Throughout 2023, the Gloster Blog and Newsletter will seek to explore how some of the major furniture design trends of the 20th century have connections to the furniture pieces that make up Gloster’s catalogue in the modern day. While every piece in our eminent collection is the product of an original idea from a world-class designer, the path leading to today’s furniture design was paved by a long legacy of exploration and innovation. By shining a light on various design movements and tracing a throughline from the design disciplines of yesteryear to the products of today, we seek to venerate the people and movements that brought us here while showcasing some of the most enticing and awe-inspiring aspects of Gloster’s products.
The term “International Style” was first coined by the director of the Museum of Modern Art, New York; Alfred H. Barr Jr. in 1931 for the title of a catalogue, International Style: Architecture Since 1922. Referring initially to “the work of Modern Movement architects and designers who married function and technology with a geometric vocabulary of form to produce a pared-down modern aesthetic… [International Style] is now generally associated with the less utilitarian form of Modernism that emerged after the closure of the Bauhaus in 1933”1. As an outgrowth of the functionalism and rationalism that defined the early modernist aesthetic of the Bauhaus era, the International Style represented a more stylized, less austere form of Modernism. Instead of a strict adherence to the philosophy of form following function, designers adhering to the Internationalist Style embraced a higher level of ornamentation than what an early modernist design perspective would allow for.
An illustration of this shifting design philosophy is seen in the juxtaposition of Marcel Breuer’s Bauhaus-era “B3” lounge chair and the LC furniture series produced by famed Swiss-French architect and pioneer of the Internationalist movement, Le Corbusier. Breuer’s “B3” chair is a clear example of the utilitarian functionalism of the Bauhaus era of the mid 1920s, with a heavy incorporation of the mass-production-friendly tubular steel and stark lack of ornamentation or cushioned upholstery. Corbusier’s LC series—with the pictured LC2 Grand Comfort Armchair a quintessential representation of the collection as a whole—showcases the evolution of style that had occurred in the three decades since the Bauhaus era. While the use of tubular metal for the frame remained a mainstay, the departure from the modernist design tenets of smooth-flowing organic lines and minimalistic upholstery in favor of more stylistic flair convey a sense of the changes that had occurred. 2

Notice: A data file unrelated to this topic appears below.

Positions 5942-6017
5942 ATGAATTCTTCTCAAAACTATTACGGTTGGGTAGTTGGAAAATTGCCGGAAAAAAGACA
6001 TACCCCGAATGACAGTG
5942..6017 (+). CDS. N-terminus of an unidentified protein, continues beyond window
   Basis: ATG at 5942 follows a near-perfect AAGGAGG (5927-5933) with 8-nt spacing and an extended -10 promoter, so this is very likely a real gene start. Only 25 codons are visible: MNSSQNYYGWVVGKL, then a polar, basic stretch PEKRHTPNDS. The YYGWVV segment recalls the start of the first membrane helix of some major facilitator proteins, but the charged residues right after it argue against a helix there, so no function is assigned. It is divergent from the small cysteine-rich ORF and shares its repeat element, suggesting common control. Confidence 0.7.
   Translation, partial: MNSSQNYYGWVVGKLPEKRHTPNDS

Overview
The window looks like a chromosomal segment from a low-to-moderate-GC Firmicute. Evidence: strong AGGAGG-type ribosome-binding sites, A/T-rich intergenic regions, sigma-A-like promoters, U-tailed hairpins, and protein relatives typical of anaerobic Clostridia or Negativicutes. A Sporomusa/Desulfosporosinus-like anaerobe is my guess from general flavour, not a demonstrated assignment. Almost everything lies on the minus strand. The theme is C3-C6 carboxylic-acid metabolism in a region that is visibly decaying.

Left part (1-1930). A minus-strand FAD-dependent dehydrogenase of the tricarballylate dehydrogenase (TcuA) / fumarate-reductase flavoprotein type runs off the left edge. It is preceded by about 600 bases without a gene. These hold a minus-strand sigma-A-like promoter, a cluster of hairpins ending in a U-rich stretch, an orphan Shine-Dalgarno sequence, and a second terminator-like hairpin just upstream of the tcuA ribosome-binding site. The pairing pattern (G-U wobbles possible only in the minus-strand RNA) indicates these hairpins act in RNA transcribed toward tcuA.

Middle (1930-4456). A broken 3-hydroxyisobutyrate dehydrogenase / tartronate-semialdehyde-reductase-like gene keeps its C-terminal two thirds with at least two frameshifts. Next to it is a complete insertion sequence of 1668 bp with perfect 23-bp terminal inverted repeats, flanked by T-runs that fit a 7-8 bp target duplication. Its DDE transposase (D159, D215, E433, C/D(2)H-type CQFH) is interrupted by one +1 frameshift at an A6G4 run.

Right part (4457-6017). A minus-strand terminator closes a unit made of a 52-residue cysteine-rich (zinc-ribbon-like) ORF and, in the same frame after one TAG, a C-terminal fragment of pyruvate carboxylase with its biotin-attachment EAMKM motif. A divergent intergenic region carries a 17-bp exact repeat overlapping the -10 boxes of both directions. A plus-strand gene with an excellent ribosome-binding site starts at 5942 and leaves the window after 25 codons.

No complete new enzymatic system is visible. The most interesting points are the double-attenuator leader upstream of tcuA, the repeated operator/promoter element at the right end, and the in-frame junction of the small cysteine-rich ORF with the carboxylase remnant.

Marcel Breuer’s “B3” Chair [Left] and Le Corbusier’s “LC2 Grand Comfort Armchair”.
Just as the International Style once represented an evolution from the utilitarian foundations of modernist design, the Dune collection presents a similar stylistic progression from the more functionalist styles found in the Gloster catalogue. Introduced in 2019, Dune seating features contoured, form fitting powder coated aluminum back and arm rests, deep and plush cushions, and minimalistic teak base. In the same way that Le Corbusier’s LC series used additional frame ornamentation and plush cushions to differentiate from its austere functionalist origins, Dune’s largely proportioned seat cushions and draped blankets add the extra stylistic flair that was a key principle of the International Style.Gloster’s Dune Lounge Chair.
After the closure of the Bauhaus in 1933, many of its most prominent members sought refuge in the United States—including Walter Gropius and Mies van der Rohe, the school’s first and last directors. Through the influence of their continued design careers and professorships, they and other expats of the Bauhaus school helped popularize in America the design ideas and principles that would eventually come to serve as the basis for the development of the International Style. One of the most prominent adherents to these new influences was the eventual lead designer of the Herman Miller furniture company, George Nelson. In 1956, Nelson produced one of his most enduring designs with the Kangaroo Chair. With an integration of form-fitting functionality, a straight-lined frame, and the stylized ornamentation of multi-colored and -textured upholstery, this chair immediately became regarded as one of the best examples of the International Style 3.
George Nelson’s “Kangaroo Chair”.
The influences of the Kangaroo Chair and the design philosophy of the International Style that promoted stylistic flair and ornamentation beyond the Modernist aesthetic are easily recognizable in Gloster’s Fresco Collection. Introduced for the 2022 season by designers Matteo Thun and Benedetto Fasciana, Fresco’s incorporation of an intricate weave of outdoor wicker over a form-fitting frame and straight-lined powder coated aluminum base belie a modern interpretation of the Internationalist legacy.
Gloster’s Fresco Collection.
Make sure to keep up with Gloster’s Blog and Newsletter throughout 2023 as we continue our exploration in Gloster’s Eras of Influence, and check out our first post on this topic here.
Citation 1: Fiell, Charlotte, and Peter Fiell. “International Style.” Design of the 20th Century, TASCHEN GmbH, Cologne, 2012, pp. 344–349.
Citation 2: Fiell, Charlotte, and Peter Fiell. “Marcel Breuer.” 1000 Chairs, Taschen, Köln, 2000, pp. 104–105.
Citation 3: Fiell, Charlotte, and Peter Fiell. “George Nelson.” Design of the 20th Century, TASCHEN GmbH, Cologne, 2012, pp. 505-509.